jodie Ohm zutt

jodie Ohm zutt

Eltham, victoria, Australia

About jodie Ohm zutt

human born 1975
Jodie Ohm Zutt is fast and terrifying. Like an animal clawing its way out of a hole in fear, Zutt scratches and smears across the surface of her compositions with a frantic energy. That is not to say that her work is out of control. On the contrary, Zutt has a studied hand. The compositions never lack in balance and design. These works are beautiful to look. Figures seem always to have a sense of weight and proportion that feels correct, no matter how distorted. These figures are anatomically incorrect, stretched and mutated to achieve a graphic sense of anxiety and violence. The point is not to recreate the world as it appears, but to recreate the world as it feels. Subjects may be anonymous, but there is always a fully realized human being trapped somewhere in their frenzied form. Zutt has a visual language that observes the strange and vicious interpersonal relations of the modern world with objectivity, and a health dose of pathos.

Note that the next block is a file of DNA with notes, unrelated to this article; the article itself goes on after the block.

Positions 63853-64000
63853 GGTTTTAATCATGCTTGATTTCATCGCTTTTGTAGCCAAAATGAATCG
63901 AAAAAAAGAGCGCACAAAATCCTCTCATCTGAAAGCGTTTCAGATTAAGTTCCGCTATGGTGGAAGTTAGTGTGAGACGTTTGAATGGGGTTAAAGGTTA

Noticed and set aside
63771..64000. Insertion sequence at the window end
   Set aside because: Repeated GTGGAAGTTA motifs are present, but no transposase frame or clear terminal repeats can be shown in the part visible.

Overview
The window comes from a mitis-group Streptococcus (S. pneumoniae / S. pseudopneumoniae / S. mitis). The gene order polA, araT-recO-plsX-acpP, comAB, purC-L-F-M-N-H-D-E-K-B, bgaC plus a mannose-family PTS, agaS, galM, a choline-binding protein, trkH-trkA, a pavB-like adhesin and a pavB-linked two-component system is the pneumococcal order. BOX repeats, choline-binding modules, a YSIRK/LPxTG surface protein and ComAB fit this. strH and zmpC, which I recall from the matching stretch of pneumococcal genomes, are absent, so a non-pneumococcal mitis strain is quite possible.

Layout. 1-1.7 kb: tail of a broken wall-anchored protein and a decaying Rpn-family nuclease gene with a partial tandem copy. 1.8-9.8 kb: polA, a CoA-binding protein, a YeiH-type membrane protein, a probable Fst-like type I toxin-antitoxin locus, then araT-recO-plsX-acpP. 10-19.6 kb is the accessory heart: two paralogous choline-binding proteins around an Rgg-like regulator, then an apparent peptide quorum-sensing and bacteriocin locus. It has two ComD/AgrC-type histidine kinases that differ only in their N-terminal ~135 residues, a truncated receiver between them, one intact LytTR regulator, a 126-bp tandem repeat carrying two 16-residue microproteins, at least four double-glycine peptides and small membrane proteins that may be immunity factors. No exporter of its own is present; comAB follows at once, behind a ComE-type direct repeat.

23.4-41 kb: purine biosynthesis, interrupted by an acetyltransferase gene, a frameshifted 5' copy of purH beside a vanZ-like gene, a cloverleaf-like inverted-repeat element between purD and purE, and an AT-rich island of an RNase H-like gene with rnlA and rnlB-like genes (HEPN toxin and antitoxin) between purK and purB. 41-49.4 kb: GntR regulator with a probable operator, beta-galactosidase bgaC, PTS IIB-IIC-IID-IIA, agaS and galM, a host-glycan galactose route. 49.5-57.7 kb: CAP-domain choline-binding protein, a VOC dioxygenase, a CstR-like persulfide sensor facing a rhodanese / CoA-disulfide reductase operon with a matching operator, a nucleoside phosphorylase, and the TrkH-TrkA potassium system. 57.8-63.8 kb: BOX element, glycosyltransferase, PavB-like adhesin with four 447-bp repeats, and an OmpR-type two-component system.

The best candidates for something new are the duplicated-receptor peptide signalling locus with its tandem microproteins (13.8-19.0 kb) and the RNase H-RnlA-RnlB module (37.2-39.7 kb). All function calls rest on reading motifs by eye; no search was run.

The work is often strange and violent, but Zutt's hand is never cruel. The speed at which her work is created does not compromise the sense of tenderness within them. The urgency of Zutt is the urgency to capture the world as it passes by, from cautionary signage to news footage, Zutt races to harness the emotive aspect of a world that is often so cold and fleeting. No image is wasted here. She offers the audience a chance to take a second look at the world in reduced forms, isolated from their original context, composed in graphic color. The work is fast but it asks the audience to slow down, to trace their eyes where the hand has been, and to look beyond the politicized world and into a world that is based on the human condition. For Zutt, even the smallest gesture of the human body is packed with enormous power and is worth assessing.

Education

life

Events

the other art fair Sydney 2019

Exhibitions

Finalist Paul Guest Drawing Prize 2018
Nillumbik Art prize finalist 2017and 2018
Muswellbrook Art prize finalist 2019